Professor John Evans Atta Mills, National Democratic Congress (NDC) flagbearer, and Nana Akufo-Addo, one of the New Patriotic Party (NPP) presidential hopefuls, failed to show up for a debate on the issue of a United States of Africa.
While the Foreign Affairs Minister was said to be tied down by a cabinet committee meeting, the former vice president's failure to show up for the debate seemed intentional.
Interestingly, the two legal brains were billed as principal speakers of the programme that would chart the course for a new Africa.
A last minute text message sent to the organizers stated that the NDC flagbearer had opted out of the programme because of the involvement of the Centre for Democratic Development (CDD).
The message, which was sent by a reliable inside source, read: “Prof. is unable to make it because of official position on CDD”.
Incidentally, other NDC kingpins like Benjamin Kumbuor and Dr. Tony Aidoo were at the programme- a development which defeated the reason given for Mill's absence.
But the situation notwithstanding, all other invited speakers and discussants personally turned up and made very interesting inputs in the debate, which ended up with sharp disagreements on opinion, but eventually setting the agenda for a people-driven African Union.
There was a split opinion on whether the process needed to be speeded up or done gradually.
Professor K. Boafo Arthur of the Centre for Democratic Development (CDD) opined that the proponents of the idea needed to “hasten with caution”.
He said even though the idea was a good one in the current global environment, there was the need for clear signposts in terms of objectives, obligations and commitments.
The Attorney-General and Minister of Justice, Mr. Joe Ghartey expressed his total commitment to the notion but called for what he referred to as 'clearer directives'.
Sounding very tactful, the minister said the debate needed to be guided by the aspirations of the entire African people.
“The debate demands an all-hands-on-deck approach, and should not be treated as the prerogative of African leaders and their governments.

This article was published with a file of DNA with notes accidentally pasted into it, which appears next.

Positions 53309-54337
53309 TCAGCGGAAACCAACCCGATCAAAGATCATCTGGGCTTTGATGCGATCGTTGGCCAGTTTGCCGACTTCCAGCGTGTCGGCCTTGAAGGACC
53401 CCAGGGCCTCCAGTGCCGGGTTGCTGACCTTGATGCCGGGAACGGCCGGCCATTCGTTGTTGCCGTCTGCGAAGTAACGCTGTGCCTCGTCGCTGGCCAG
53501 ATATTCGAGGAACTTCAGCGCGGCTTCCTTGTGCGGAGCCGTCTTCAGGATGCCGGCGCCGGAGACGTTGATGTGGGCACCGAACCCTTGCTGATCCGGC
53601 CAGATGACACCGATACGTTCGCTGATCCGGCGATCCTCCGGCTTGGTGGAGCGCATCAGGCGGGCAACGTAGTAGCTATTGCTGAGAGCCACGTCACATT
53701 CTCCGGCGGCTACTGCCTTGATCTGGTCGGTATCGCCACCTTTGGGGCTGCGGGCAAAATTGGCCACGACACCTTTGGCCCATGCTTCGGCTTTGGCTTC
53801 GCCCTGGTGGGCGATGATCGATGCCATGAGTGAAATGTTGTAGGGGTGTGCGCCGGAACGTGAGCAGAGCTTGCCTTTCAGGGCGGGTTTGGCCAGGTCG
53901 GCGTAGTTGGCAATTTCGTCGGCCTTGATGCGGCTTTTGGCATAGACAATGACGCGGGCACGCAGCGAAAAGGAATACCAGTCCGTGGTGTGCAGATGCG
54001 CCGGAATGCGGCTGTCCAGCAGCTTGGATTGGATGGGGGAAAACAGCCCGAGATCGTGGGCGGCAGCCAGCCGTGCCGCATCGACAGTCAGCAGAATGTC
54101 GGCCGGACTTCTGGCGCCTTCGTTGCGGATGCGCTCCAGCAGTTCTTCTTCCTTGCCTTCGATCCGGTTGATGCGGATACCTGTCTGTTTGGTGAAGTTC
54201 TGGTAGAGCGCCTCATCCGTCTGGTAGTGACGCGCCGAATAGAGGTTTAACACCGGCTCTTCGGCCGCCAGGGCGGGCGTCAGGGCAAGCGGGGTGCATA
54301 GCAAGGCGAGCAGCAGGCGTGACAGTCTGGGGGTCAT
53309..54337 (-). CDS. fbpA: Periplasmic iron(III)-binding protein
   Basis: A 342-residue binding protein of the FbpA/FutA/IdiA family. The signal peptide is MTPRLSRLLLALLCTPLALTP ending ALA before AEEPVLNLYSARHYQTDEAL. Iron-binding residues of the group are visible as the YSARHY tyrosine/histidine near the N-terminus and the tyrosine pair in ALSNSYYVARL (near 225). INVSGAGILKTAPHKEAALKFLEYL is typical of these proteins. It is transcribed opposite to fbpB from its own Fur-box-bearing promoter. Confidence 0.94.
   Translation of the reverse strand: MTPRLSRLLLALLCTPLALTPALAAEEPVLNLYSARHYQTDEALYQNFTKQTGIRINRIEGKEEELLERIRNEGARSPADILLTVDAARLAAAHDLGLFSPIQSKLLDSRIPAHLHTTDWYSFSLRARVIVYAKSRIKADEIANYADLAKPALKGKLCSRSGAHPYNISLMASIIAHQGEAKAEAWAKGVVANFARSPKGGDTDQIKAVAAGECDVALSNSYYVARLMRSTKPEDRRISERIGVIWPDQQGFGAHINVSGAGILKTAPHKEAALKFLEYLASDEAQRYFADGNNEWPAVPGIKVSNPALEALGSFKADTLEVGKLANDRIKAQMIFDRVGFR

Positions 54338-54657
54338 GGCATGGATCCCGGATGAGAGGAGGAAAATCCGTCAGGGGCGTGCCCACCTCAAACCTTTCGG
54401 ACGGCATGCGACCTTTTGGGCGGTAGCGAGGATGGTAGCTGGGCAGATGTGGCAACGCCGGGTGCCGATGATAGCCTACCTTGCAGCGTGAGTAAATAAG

This is the moment, and the continent needs to make use of it,” he observed.
On his part, Dr. Yao Graham, Executive Director of Third World Network, said the issue of whether to go fast or gradual was neither here nor there.
According to him, the critical challenge facing the continent was how to disengage her from the shackles of the complex grips of sub-regional blocks.
He said the way forward had become more complex due to the fact that the Americans, Europeans and Chinese each claimed to have different agenda as to how to relate and trade with Africa.
“One of the demands Africans should make is a critical shift of approach, possibly through a referendum, so as to bring the people to the centre,” he noted.
Mr. Kwesi Pratt of the Socialist Forum said the gradualists' approach was senseless because similar excuses had been given since time immemorial.
According to him, those who had wanted to slow down the abolition of the slave trade in the USA had proposed the gradualists' approach, adding that if the abolitionists had listened to them slavery would still have been hanging around.
Other notable speakers at the function included Ken Ofori-Attah, Benjamin Kumbuor, Akoto Ampaw, and Prof. Ama Atta Aidoo.
The theme of the public forum was: Achieving United Nations of Africa By 2025.
By Bennett Akuaku